Schedule of Services:
8:00 a.m. Sunday, Holy Eucharist, Rite I
9:00 a.m. Sunday, The Rite Place Liturgy (Contemporary Eucharist in the Chapel)
10:30 a.m. Sunday, Holy Eucharist, Rite II
5:00 p.m. Sundays in Lent, "Dinner Church" Eucharist in Parish Hall
5:30 p.m. Wednesday, Holy Eucharist and Healing

Small Groups & Studies

Sundays, 9:15 a.m. Adult Forum
Tuesdays 8:30 a.m. Bible Study
Second Tuesdays 7:00 p.m. Theology on Tap
First Wednesdays 6:15 p.m. Calvary Dreams dinner discussion
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Featured Posts

Calvary St. Nicholas Bazaar, Saturday, December 2

cavlary mice
 
The annual Calvary St Nicholas Bazaar is Saturday, December 2.  The Bazaar will feature many items, including our famous hand-sewn Calvary Church Mice, various treasures in the treasure room, and a variety of handmade crafts and candles.  Of course, the Calvary Country Breakfast will also be available in the parish hall.  Mark your calendars!  All proceeds go to local charities.

God loves cheerful givers–2Corinthians 9

 

This coming Sunday, November 12, wraps up this year’s pledge campaign.  We are asking our members and friends of the parish to submit their pledge cards this Sunday, as an act of worship, or to mail them if they are unable personally to be present in church.

Your faithfulness in pledging is what enables us to continue doing the many good things Calvary is doing in our city, for our members, and for the community at large.  Money for ministry does not fall from the sky; it must be provided by those who believe in what we are doing.

As one of our Vestry members mentioned in her stewardship talk this past Sunday, however, the most important aspect of pledging is not that it raises money for ministry–even though that is crucial.  The most important part of pledging is that it gives us an opportunity to be thankful, and generous, and to trust God for our daily provision.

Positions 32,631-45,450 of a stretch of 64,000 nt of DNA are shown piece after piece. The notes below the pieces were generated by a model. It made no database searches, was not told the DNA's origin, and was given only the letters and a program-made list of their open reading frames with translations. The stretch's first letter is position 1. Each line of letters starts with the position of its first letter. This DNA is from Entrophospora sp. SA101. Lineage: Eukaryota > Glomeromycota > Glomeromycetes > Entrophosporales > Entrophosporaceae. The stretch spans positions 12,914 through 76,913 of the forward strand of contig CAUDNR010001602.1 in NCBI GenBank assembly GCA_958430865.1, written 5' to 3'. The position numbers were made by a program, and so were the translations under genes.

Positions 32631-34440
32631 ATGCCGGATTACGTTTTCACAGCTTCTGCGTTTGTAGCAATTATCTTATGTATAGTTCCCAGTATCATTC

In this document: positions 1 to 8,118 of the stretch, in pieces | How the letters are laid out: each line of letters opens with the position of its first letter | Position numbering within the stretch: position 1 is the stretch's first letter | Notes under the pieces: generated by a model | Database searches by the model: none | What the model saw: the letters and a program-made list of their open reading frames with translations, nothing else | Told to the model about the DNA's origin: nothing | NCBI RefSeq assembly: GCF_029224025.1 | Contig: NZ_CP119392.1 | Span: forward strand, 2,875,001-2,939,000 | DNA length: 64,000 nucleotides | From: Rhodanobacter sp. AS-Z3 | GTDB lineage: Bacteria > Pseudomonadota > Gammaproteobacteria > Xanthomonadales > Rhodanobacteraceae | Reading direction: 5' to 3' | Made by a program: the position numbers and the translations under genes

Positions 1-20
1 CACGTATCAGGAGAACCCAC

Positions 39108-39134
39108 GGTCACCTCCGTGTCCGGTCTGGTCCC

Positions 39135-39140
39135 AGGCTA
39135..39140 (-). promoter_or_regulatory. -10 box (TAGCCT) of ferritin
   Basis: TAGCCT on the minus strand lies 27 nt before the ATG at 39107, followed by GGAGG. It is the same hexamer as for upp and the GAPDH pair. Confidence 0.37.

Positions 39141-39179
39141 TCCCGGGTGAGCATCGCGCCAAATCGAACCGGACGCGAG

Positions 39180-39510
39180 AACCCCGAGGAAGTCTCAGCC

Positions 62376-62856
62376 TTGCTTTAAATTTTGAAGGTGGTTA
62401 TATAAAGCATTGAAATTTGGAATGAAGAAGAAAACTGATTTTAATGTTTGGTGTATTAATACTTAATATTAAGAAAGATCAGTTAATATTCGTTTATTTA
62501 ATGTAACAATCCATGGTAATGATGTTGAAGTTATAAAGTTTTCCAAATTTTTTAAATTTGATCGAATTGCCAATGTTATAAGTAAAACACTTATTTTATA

Lest we imagine this is just pious talk concocted by modern clergy, it would be wise to remember 2Corinthians 9:1-9.  The point of the passage is very simple: Paul is encouraging the Corinthians to give generously, not only because it will help others, but because it will help the Corinthians themselves.

The key line is one we quote often: God loves cheerful givers.  Did you know the act of giving can actually make us cheerful!  Don’t believe it?  Try it.  Surprise someone with a gift, and see how the joy becomes contagious.

God is so excited about the power of generosity, 2Corinthians 9:1-9 promises special blessings for those who are generous.  What about you?  Are you willing to put God’s promise to the test?

Taste and see that the Lord is good!

See you Sunday!

A Prayer for Morning Devotions

Gracious and loving God, in you we live and move and have our being.  We humbly pray you so to guide and govern us by your Holy Spirit, that in all the cares and occupations of our life we may not forget you, but may remember that we are ever walking in your sight, through Jesus Christ our Lord.  Amen.

Sunday, November 5

Jesus was different.
Jesus calls his followers to be different.
It is challenging to really follow Jesus.
Saints are people who try to follow.
Some follow more faithfully than others.
All need God’s love, God’s help, God’s guidance,
and God’s forgiveness.

We admire especially those great saints who have followed especially faithfully, and those who are following faithfully now.
They give us examples to follow.

We are thankful for all the saints who have tried,
in their own way,
to be faithful.
And we remember the impact that they,
particularly those who have been close to us,
have had on our lives.

We join this Sunday, November 5, in worship to remember and praise God for them, and to pray that, with them, we too may someday enter into God’s nearer presence, surrounded by people who, from every family, language, people, and nation, have responded to Jesus’ persistent call:
Come, follow me!

Calvary Connections

Last call to sign up for Calvary Connections!!

 

What is “Calvary Connections”?
It’s an opportunity to meet and get to know other parishioners in small groups, centered around FOOD!  Groups typically meet once a month according to a schedule the group sets, to share dinner and enjoy fellowship.  It’s fun! People tend to really enjoy their participation in Calvary Connections.